Years ago, I saw a movie about a fishing crew caught at sea when two storms and a hurricane converged to create a “perfect storm.” I have been reminded of this as widespread protest after the death of yet another African-American man in the custody of white police officers crashed into an already devastating novel-coronavirus pandemic and economic crisis. While the medical and economic crises seem unprecedented, racial injustice has brewed for centuries, and the combination has been devastating.
The pandemic has raised age-old questions:
- Did humans bring COVID-19 on ourselves?
- Where is God in all of it?
And in the case of racism and policing, we now face dueling perspectives: Appeals to “law and order” seek to maintain the status quo, with some tinkering at the edges, while voices of protest scream that profound change is needed.
As communities moved into the era of physical distancing, I had begun to reread the Book of Job. As protests erupted on top of everything else, I was struck by how relevant its basic dynamic remains.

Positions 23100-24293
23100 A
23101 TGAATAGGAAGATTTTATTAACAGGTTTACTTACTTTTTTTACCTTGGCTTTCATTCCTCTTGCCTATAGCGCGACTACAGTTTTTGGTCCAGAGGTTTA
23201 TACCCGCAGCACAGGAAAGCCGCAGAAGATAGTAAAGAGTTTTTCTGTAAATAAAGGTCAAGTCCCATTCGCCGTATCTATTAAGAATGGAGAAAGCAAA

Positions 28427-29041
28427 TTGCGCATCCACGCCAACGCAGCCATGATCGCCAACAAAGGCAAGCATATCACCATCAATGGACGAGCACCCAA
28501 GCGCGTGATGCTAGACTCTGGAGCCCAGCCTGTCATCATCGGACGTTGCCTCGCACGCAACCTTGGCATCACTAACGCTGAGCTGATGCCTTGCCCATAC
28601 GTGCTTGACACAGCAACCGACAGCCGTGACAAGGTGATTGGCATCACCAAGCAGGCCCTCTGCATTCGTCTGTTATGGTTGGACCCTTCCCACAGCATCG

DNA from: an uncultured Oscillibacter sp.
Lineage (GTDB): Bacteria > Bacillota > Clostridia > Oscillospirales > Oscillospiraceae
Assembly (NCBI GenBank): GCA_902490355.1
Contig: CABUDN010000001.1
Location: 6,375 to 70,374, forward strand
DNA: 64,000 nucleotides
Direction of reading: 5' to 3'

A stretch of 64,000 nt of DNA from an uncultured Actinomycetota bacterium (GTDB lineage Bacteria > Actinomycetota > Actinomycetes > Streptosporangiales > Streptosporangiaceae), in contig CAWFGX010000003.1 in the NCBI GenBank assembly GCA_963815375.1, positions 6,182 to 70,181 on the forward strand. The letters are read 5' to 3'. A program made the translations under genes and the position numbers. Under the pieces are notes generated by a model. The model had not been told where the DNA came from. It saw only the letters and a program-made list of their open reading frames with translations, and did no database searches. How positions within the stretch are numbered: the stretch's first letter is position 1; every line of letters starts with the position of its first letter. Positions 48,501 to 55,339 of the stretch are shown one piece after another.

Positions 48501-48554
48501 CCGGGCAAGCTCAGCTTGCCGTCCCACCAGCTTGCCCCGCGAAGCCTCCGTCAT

Job begins as a wealthy, well-respected, diligently religious man. In wave after wave of suffering, he loses possessions to marauders (economic collapse), all of his children die (trauma), and finally he becomes sick (disease). Job sits in anguish, and friends come in order to “comfort” him.
Although this story is often depicted as a theodicy that puzzles over God’s link with suffering, the narrator and all of the characters, including Job himself, see some form of connection between God and suffering. The central question here does not appear to be, “Is God related to suffering?” but rather, “How should Job respond?”
From the beginning, speech is central. Even after enormous suffering, Job “does not charge God with wrongdoing” (1:22) and “does not sin with his lips” (2:10). Finally, Job emerges with a heart-wrenching speech, wishing he had never been born—or even conceived! Startled, the friends go on the attack to defend God, citing traditional theology to explain his plight. Since God is just, you must have done something wrong. Perhaps God is teaching you a lesson.